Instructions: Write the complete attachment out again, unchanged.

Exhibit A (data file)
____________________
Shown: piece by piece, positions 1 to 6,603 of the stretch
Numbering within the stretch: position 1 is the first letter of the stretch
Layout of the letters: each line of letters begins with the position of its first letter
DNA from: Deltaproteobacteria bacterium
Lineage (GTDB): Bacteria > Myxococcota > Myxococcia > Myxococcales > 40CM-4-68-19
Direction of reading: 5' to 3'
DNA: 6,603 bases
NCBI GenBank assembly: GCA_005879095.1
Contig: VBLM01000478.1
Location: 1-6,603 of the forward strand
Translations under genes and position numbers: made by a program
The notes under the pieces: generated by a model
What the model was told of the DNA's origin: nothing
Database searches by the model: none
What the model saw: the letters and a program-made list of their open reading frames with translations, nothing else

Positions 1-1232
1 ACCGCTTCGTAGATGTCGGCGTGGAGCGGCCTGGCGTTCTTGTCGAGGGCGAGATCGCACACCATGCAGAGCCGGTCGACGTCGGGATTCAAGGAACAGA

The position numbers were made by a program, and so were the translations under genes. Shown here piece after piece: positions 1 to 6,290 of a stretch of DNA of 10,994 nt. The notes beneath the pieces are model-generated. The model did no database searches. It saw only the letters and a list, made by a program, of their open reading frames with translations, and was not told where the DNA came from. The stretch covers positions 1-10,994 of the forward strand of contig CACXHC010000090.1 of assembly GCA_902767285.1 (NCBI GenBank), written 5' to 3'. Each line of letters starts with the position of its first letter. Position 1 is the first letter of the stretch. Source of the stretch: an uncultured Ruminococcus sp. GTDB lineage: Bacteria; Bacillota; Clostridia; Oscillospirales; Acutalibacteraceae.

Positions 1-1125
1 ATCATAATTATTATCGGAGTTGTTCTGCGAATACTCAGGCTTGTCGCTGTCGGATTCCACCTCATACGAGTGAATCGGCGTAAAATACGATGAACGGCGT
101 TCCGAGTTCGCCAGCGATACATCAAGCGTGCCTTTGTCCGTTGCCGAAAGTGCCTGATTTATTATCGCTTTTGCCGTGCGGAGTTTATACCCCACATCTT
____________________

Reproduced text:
Shown: piece by piece, positions 1 to 6,603 of the stretch
Numbering within the stretch: position 1 is the first letter of the stretch
Layout of the letters: each line of letters begins with the position of its first letter
DNA from: Deltaproteobacteria bacterium
Lineage (GTDB): Bacteria > Myxococcota > Myxococcia > Myxococcales > 40CM-4-68-19
Direction of reading: 5' to 3'
DNA: 6,603 bases
NCBI GenBank assembly: GCA_005879095.1
Contig: VBLM01000478.1
Location: 1-6,603 of the forward strand
Translations under genes and position numbers: made by a program
The notes under the pieces: generated by a model
What the model was told of the DNA's origin: nothing
Database searches by the model: none
What the model saw: the letters and a program-made list of their open reading frames with translations, nothing else

Positions 1-1232
1 ACCGCTTCGTAGATGTCGGCGTGGAGCGGCCTGGCGTTCTTGTCGAGGGCGAGATCGCACACCATGCAGAGCCGGTCGACGTCGGGATTCAAGGAACAGA

The position numbers were made by a program, and so were the translations under genes. Shown here piece after piece: positions 1 to 6,290 of a stretch of DNA of 10,994 nt. The notes beneath the pieces are model-generated. The model did no database searches. It saw only the letters and a list, made by a program, of their open reading frames with translations, and was not told where the DNA came from. The stretch covers positions 1-10,994 of the forward strand of contig CACXHC010000090.1 of assembly GCA_902767285.1 (NCBI GenBank), written 5' to 3'. Each line of letters starts with the position of its first letter. Position 1 is the first letter of the stretch. Source of the stretch: an uncultured Ruminococcus sp. GTDB lineage: Bacteria; Bacillota; Clostridia; Oscillospirales; Acutalibacteraceae.

Positions 1-1125
1 ATCATAATTATTATCGGAGTTGTTCTGCGAATACTCAGGCTTGTCGCTGTCGGATTCCACCTCATACGAGTGAATCGGCGTAAAATACGATGAACGGCGT
101 TCCGAGTTCGCCAGCGATACATCAAGCGTGCCTTTGTCCGTTGCCGAAAGTGCCTGATTTATTATCGCTTTTGCCGTGCGGAGTTTATACCCCACATCTT